Not all American ministers were swept up by the Age of Reason. In the 1730s, a religious revival swept through the British American colonies. Jonathan Edwards, the Yale minister who refused to convert to the Church of England, became concerned that New Englanders were becoming far too concerned with worldly matters. It seemed to him that people found the pursuit of wealth to be more important than John Calvin's religious principles. Some were even beginning to suggest that predestination was wrong and that good works might save a soul. Edwards barked out from the pulpit against these notions. "God was an angry judge, and humans were sinners!" he declared. He spoke with such fury and conviction that people flocked to listen. This sparked what became known as the Great Awakening in the American colonies.
No democracy has existed in the modern world without the existence of a free press. Newspapers and pamphlets allow for the exchange of ideas and for the voicing of dissent. When a corrupt government holds power, the press becomes a critical weapon. It organizes opposition and can help revolutionary ideas spread. The trial of John Peter Zenger, a New York printer, was an important step toward this most precious freedom for American colonists.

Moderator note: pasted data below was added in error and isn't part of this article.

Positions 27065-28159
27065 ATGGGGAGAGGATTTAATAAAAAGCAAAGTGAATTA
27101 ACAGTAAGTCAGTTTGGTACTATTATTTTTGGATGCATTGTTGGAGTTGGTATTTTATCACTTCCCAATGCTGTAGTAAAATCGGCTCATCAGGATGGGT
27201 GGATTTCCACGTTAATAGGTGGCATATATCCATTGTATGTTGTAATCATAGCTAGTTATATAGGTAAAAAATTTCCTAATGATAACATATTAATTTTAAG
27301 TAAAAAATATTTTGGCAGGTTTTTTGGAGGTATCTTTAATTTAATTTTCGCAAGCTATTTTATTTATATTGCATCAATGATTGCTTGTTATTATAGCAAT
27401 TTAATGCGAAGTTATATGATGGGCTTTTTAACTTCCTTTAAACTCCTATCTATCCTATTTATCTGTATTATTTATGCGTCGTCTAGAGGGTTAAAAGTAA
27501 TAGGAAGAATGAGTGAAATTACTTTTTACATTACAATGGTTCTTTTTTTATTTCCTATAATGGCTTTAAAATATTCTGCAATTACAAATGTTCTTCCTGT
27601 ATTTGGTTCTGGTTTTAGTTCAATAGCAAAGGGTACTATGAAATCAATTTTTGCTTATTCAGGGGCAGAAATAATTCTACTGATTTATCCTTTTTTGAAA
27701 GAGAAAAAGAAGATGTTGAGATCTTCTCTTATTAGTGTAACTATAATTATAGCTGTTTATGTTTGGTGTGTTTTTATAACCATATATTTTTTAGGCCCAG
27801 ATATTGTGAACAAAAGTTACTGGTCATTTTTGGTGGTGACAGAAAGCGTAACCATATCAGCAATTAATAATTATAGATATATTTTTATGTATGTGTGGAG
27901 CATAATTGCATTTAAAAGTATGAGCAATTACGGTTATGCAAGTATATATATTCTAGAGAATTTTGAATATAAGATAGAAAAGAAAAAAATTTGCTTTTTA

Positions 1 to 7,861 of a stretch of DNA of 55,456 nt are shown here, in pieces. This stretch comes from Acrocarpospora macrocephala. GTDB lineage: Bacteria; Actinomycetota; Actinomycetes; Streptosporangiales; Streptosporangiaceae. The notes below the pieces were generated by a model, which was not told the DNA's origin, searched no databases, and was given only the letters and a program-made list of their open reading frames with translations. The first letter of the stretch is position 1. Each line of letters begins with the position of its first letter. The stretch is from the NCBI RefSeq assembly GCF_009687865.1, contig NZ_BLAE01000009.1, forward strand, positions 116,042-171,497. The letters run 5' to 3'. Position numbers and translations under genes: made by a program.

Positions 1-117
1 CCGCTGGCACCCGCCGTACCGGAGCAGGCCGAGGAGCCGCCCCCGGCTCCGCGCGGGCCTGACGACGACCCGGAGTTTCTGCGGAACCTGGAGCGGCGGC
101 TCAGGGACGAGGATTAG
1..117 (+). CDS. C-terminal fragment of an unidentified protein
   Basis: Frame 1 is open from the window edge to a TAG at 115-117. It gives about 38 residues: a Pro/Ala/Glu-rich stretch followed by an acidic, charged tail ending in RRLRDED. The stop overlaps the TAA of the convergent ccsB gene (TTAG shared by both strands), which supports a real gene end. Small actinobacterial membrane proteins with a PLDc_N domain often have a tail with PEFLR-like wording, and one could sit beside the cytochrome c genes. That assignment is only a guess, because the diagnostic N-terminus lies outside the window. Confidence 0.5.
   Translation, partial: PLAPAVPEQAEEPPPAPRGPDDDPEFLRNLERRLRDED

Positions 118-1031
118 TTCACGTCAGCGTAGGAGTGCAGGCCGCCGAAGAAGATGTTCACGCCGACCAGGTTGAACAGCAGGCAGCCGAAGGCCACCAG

The British had an empire to run. The prevailing economic philosophy of seventeenth and eighteenth century empires was called mercantilism. In this system, the colonies existed to enrich the mother country. Restrictions were placed on what the colonies could manufacture, whose ships they could use, and most importantly, with whom they could trade. British merchants wanted American colonists to buy British goods, not French, Spanish, or Dutch products. In theory, Americans would pay duties on imported goods to discourage this practice. The Navigation Acts and the Molasses Act are examples of royal attempts to restrict colonial trade. Smuggling is the way the colonists ignored these restrictions.